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Six-year follow-up study on the effect of combined anterior and posterior spinal fusion on lung function and quality of life in young people with adolescent idiopathic scoliosis
  1. D S Urquhart1,
  2. S Gallella1,
  3. D Gidaris1,
  4. E Brady2,
  5. S Blacklock1,
  6. A I Tsirikos2
  1. 1Department of Paediatric Respiratory and Sleep Medicine, Royal Hospital for Sick Children, Edinburgh, UK
  2. 2Scottish National Spine Deformity Centre, Royal Hospital for Sick Children, Edinburgh, UK
  1. Correspondence to Dr Don Urquhart, Department of Paediatric Respiratory and Sleep Medicine, Royal Hospital for Sick Children, Edinburgh EH9 1LF., UK; don.urquhart{at}nhslothian.scot.nhs.uk

Abstract

Objectives The effects of spinal surgery on lung function and quality of life (QoL) are important patient outcomes. Long-term follow-up of lung function and QoL in those undergoing combined anterior and posterior spinal fusion (A/PSF) for adolescent idiopathic scoliosis (AIS) is poorly documented with only one study extending beyond 2 years, though available evidence points to a decrement in lung function. Our study evaluated long-term change in lung function and QoL following A/PSF for AIS.

Design Prospective cohort study.

Patients Patients with AIS.

Setting Tertiary paediatric respiratory centre and national spinal service.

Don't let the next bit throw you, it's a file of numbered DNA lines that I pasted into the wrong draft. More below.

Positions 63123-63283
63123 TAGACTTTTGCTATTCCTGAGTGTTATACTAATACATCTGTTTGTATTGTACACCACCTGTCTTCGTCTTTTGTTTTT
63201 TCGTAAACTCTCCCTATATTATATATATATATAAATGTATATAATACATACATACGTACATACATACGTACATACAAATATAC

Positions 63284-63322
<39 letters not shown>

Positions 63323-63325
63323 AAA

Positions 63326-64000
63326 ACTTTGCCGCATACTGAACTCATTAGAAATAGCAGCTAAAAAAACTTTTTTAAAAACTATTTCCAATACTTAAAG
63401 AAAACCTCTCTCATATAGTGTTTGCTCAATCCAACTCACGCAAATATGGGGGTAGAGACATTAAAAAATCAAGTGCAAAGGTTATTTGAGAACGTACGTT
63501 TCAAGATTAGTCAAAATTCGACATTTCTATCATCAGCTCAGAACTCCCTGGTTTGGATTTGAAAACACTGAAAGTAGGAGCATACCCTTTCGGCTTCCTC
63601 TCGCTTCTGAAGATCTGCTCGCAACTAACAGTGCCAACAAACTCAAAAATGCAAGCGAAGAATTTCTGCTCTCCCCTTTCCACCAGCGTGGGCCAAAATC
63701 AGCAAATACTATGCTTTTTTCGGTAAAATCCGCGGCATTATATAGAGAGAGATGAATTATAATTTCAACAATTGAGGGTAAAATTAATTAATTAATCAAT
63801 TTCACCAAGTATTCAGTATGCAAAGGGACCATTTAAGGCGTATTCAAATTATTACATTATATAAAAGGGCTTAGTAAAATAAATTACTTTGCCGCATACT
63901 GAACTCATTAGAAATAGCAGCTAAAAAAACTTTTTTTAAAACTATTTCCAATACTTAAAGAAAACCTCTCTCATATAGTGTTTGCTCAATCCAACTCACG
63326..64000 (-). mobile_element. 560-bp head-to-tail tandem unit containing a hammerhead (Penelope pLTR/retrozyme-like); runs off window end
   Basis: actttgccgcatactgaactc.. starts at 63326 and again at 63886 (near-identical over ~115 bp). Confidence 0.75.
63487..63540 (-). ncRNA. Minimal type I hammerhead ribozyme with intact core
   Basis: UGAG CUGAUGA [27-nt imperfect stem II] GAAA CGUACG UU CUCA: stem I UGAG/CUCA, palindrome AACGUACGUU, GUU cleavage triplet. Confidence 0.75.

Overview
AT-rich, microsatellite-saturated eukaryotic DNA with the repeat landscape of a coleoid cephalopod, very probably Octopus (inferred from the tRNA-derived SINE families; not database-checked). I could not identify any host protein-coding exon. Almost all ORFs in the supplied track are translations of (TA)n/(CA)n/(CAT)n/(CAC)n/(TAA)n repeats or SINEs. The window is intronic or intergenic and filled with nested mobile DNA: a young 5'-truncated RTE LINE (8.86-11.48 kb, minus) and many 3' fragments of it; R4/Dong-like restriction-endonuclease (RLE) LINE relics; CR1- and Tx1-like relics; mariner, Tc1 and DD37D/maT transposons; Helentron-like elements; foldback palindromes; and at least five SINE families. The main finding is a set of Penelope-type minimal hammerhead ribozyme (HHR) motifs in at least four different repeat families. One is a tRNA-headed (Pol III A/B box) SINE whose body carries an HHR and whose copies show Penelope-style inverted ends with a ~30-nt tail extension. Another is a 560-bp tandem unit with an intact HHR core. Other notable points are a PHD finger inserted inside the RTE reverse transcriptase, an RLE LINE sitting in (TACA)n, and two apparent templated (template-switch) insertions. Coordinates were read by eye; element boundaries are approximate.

Design Spirometry was performed along with QoL (Scoliosis Research Society-22 (SRS-22) questionnaire). Paired t test and one-way analysis of variance were used to compare pre-A/PSF and post-A/PSF data.

Results Data were available for 12 patients (9 female) who underwent A/PSF at mean 13.8 (range 11.8–15) years. Mean follow-up was undertaken 5.8 (range 4.1–6.8) years postoperatively. Height increased from mean (SD) 169 (9) cm preoperatively to 175 (5) cm at follow-up (p<0.01). Scoliosis corrected from 100 (15)° to 29 (11)° (p<0.001). Mean (SD) forced expiratory volume in 1 s was −3.4 (1.4) z scores preoperatively versus −3.3 (1) z scores postoperatively (p=0.85); and forced vital capacity was −3.4 (1.7) ) z scores pre-A/PSF and −3.4 (1.1) z scores post-A/PSF (p=0.83). SRS-22 scores improved mean (SD) of 3.6 (0.3) preoperatively to 4.2 (0.3) at 2 years postoperatively, and 4.4 (0.4) at 6 year follow-up (p<0.001, analysis of variance). High patient satisfaction rates (4.8 (0.3)) were recorded. No correlation was noted between changes in forced expiratory volume in 1 s (r=−0.15, p=0.63) or forced vital capacity (r=−0.12, p=0.71) and change in long-term SRS-22 score.

Conclusions Long-term follow-up of patients with AIS suggests no deficit in pulmonary function, while QoL shows incremental improvement and patient satisfaction is high over 6 years after A/PSF.

  • Respiratory
  • Qualitative Research
  • Adolescent Health
  • Scoliosis
  • Spinal Surgery

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